In January I wrote:
The Apple Watch could be called a flop if it sold so poorly and customer demand or interest was so low that Apple totally shelved the project. But they haven’t. I’m willing to bet they made a lot of money on the Watch so far (far more than any of their competitors in the same space). And I’m willing to bet that in 2016-2017 Apple will double down on the Watch and make some incredible improvements to every piece of it.
Today Apple releases their quarterly earnings statement and while they won’t directly comment on the number of Watches sold — or how those numbers breakdown between the different styles of watch — analysts have backed into a figure that settles in around $6 billion dollars.
Flop? From now on I am classifying anyone willing to write the word flop into a headline about the Apple Watch as a clickbait artist, scammer, or moron. You’ve been warned. No matter how you frame it; a product earning $6 billion dollars (and I’d say it is likely that even with brand-new tooling to create these devices, and the R&D done that led up to it that the Watch was still profitable year 1) in its first year is not a flop. Of course people are making comparisons to Apple’s competitors in the smartwatch space and even in the traditional watch space (which I do not feel is a fair comparison). However, Apple smashed all of them in the revenue numbers game; see: Fitbit (by 3x), Rolex.
How much better could it possibly have done?
John Gruber takes a slightly more reasoned tone:
Apple Watch can’t be neatly summarized with a one-word description like “hit” or “flop”. It has some serious, deep flaws, but it has sold well — especially considering those flaws. And the people who own one tend to really like it.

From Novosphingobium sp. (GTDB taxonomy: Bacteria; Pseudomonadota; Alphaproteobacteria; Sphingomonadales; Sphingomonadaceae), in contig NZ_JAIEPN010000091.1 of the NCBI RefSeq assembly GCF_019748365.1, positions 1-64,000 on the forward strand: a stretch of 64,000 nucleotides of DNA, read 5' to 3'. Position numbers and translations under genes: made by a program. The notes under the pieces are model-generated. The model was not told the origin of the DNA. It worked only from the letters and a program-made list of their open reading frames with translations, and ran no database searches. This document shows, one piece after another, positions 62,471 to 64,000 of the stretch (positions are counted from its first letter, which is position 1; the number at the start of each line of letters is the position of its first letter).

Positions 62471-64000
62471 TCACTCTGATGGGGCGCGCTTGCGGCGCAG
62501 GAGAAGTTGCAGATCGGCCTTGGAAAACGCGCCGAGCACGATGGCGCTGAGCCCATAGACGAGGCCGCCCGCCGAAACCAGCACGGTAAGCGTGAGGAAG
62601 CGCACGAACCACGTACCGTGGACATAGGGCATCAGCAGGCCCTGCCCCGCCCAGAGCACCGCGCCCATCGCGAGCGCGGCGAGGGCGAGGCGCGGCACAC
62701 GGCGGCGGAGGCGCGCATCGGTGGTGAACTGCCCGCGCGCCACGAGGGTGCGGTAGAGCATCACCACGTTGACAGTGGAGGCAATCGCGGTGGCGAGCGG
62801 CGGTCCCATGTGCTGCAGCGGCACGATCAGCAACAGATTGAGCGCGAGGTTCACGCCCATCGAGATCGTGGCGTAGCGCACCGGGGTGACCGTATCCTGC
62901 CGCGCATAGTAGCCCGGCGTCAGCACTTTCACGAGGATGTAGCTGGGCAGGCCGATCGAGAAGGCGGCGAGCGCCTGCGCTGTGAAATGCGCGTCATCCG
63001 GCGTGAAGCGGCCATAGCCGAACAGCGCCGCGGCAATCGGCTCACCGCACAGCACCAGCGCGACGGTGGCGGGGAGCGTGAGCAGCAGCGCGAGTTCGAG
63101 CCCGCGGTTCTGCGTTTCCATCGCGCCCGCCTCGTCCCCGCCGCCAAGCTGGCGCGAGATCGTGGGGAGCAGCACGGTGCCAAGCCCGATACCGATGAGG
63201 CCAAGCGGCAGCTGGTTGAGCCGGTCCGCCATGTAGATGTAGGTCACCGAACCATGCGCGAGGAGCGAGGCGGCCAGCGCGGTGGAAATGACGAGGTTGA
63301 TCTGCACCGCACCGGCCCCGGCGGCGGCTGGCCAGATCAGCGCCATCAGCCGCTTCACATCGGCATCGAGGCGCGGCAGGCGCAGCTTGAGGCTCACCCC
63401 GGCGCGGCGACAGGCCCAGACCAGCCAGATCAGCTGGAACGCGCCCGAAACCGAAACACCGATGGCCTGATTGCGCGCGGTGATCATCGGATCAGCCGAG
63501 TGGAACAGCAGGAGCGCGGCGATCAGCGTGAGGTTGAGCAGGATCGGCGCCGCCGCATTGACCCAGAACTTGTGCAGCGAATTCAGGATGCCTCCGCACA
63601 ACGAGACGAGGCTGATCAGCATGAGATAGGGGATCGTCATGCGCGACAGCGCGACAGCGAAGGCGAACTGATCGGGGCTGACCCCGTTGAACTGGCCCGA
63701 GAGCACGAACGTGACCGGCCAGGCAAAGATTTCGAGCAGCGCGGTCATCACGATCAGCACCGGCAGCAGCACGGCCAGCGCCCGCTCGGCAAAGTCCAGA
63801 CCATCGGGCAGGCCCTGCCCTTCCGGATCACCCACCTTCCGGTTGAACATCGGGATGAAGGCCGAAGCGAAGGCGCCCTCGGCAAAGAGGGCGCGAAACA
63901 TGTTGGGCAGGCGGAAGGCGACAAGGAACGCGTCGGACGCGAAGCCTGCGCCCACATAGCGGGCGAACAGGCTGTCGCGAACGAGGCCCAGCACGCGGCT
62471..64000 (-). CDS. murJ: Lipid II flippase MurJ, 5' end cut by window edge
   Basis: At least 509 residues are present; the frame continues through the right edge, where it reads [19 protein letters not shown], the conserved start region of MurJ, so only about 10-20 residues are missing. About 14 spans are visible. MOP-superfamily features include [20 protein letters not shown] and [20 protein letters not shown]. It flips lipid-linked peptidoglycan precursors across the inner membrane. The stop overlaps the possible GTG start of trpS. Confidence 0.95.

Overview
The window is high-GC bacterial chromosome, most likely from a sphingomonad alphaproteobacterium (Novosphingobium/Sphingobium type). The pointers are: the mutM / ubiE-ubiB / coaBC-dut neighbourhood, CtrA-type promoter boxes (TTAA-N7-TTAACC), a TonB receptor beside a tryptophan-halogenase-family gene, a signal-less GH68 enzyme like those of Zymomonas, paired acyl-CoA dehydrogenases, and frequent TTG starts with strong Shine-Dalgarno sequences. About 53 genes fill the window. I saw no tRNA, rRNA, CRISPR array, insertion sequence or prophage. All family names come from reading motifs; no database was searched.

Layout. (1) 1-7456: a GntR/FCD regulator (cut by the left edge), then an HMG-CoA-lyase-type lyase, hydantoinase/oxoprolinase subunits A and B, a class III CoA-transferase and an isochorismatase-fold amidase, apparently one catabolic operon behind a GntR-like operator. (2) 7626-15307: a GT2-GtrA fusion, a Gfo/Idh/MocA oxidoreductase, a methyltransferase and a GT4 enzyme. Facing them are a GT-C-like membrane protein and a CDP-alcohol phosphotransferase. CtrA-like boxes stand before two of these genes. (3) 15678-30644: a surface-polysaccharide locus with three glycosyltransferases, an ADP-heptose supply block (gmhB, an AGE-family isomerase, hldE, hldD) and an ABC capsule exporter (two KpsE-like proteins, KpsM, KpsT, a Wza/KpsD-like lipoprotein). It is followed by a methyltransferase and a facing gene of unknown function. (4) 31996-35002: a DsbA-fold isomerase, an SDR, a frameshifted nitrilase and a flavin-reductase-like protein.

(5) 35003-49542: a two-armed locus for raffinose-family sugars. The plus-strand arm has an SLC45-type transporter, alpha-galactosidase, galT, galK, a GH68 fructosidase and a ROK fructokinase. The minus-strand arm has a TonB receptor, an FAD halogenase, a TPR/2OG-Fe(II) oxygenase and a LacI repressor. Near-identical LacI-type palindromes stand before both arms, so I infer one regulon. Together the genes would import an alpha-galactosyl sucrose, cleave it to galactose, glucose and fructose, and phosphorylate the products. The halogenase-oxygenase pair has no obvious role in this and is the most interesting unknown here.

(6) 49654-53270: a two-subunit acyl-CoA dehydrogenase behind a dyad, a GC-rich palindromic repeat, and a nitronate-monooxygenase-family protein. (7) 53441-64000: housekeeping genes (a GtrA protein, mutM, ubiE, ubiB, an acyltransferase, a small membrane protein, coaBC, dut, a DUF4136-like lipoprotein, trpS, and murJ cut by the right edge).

I can agree with John — that the Apple Watch isn’t a runaway hit. And I don’t mean just sales. There are some design issues with the Watch and it certainly feels like a version 1. As did the iPhone.
Me, again, in a different post in January:
My wife has an Apple Watch. I’d call her a “light user” of the Watch. She wears it every day but mainly uses it for glancing at text messages. There are a myriad of other uses but, just like the original iPhone, they are a bit too slow to be fully useful yet. You can use them but you don’t very often because they are too slow.
Speed, is an issue on the Watch. But this is going to improve by several factors with each iteration.
Here is Gizmodo’s Casey Chan on something he doesn’t like about the Apple Watch; buttons:
First, I still don’t know what the buttons do. This is ridiculous (and probably very stupid on my part) because, well, there are only two buttons, the digital crown and the side button. Most of the times, pressing the digital crown acts like an iPhone home button. But sometimes it’s a back button (like when you’re in the Favorites contact screen). It gets more confusing because you can scroll through a list with the crown but you can never select, you have to tap the screen for that to work. Most of these things you eventually figure out, but these little inconsistencies just add to the frustration of using it.
I’ve only used the Apple Watch very sparingly as I don’t own one of my own. But I can agree. I’ve never been as confused using any Apple product as I was using the Watch the first time. I remember using the Mac for the first time and every single thing I wanted to accomplish turned out to be far easier than I thought it would be. The Watch needs to get to this point too. And if Apple sticks with it — and I think they will — then I think they will improve on it.
Even with these two main issues the customer satisfaction numbers are very high. Higher than first-gen iPhone or iPad. And, anecdotally, I’ve never talked to an Apple Watch owner that didn’t like theirs.
Rumors aside I’m sure the next Apple Watch will be faster, lighter, thinner, and hopefully a bit easier to grok. If they can do that, they’ll turn the Apple Watch into a massive hit by any comparison.